As various construction projects throughout campus are underway, one of them is coming to a close after almost a decade of preparation. Harrison Theatre renovations wrapped up just in time for the inaugural performance of “The Wind in the Willows” on Friday, Oct. 1.
“This whole project started about nine years ago when we did a show that was guest directed by a gentleman named Jason Barnes, who was a production coordinator with the National Theatre in London,” Associate Professor and Technical Director David Glenn said. “He made a laundry list of everything that he felt could be improved about the space.”
These improvements included adding ADA-compliant seating, more lighting positions, and reshaping the seating to be more acoustically and visually appealing.
“From an artistic standpoint, we took out all the seats that were there, physically lifted up the whole floor, so now each seat level is higher. By the end, it’s four feet higher than it previously was,” explained Department Chair Mark Castle, “The space is designed so the acoustic center of the space is slightly higher than where the audience was, which we only figured out over time. Like over 40 years, you go, ‘wait, there’s something wrong with this acoustic.’”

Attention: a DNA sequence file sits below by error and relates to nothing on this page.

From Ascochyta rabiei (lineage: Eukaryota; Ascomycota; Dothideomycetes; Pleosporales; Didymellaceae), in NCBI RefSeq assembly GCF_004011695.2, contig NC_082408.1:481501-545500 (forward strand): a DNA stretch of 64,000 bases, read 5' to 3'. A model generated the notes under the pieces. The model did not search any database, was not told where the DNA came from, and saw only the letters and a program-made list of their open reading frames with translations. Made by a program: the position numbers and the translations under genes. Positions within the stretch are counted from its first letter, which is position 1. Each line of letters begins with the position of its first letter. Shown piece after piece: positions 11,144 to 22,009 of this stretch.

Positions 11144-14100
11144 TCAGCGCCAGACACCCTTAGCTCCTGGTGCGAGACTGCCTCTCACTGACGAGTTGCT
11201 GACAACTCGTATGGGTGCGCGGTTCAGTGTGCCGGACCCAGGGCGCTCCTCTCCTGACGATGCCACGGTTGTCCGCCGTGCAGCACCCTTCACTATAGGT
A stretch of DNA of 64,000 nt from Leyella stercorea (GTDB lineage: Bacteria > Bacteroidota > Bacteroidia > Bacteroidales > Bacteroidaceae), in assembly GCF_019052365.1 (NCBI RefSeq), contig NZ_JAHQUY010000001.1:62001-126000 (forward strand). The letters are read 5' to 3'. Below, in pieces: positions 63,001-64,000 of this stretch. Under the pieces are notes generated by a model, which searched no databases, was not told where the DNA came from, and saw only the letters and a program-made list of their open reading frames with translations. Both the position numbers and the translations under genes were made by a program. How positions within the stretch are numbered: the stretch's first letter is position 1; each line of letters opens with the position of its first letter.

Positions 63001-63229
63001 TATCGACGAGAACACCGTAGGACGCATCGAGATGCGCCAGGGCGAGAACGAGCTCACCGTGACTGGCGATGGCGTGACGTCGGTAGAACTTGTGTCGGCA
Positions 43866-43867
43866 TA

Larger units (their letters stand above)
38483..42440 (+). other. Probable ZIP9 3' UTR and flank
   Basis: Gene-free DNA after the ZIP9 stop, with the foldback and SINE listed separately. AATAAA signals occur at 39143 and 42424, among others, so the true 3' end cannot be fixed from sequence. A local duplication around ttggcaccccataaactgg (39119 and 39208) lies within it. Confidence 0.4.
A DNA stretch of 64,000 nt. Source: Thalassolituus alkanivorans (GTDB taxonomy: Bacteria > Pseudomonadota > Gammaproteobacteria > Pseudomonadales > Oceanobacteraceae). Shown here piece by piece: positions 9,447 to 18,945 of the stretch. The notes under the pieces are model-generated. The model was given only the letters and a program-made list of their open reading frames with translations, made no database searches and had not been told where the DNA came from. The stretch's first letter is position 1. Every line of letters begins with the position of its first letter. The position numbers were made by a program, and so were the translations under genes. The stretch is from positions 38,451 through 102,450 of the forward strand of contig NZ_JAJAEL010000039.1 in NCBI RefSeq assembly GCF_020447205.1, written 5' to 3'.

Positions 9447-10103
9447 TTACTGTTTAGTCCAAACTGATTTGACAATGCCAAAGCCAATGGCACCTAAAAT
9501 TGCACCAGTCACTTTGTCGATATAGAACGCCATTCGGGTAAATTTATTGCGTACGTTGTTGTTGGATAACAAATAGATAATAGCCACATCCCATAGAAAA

The updated floorplan was also designed with removable seating in the front row and the middle section, so staging can be built for certain performances that require it.
“We also on the sides created two new balcony levels that created a place where musicians could perform or lighting technicians could have followspots, or potentially, if there’s a play that needs it, actors could be up there to be performers on the sides of the space up high, kind of like a balcony scene,” Castle said.
A ribbon-cutting ceremony took place on Friday morning between children’s matinee performances of “The Wind in the Willows.”
Dignitaries, donors and administration officials were on hand to witness the raising over the curtain and the new auditorium reveal.
Harrison Theatre will put on a performance of “Crumbs from the Table of Joy” in collaboration with Miles College on Halloween weekend. In the spring semester, the middle section of seating will be removed for “The Laramie Project,” then returned for a production of “The Magic Flute,” a full-length opera in English.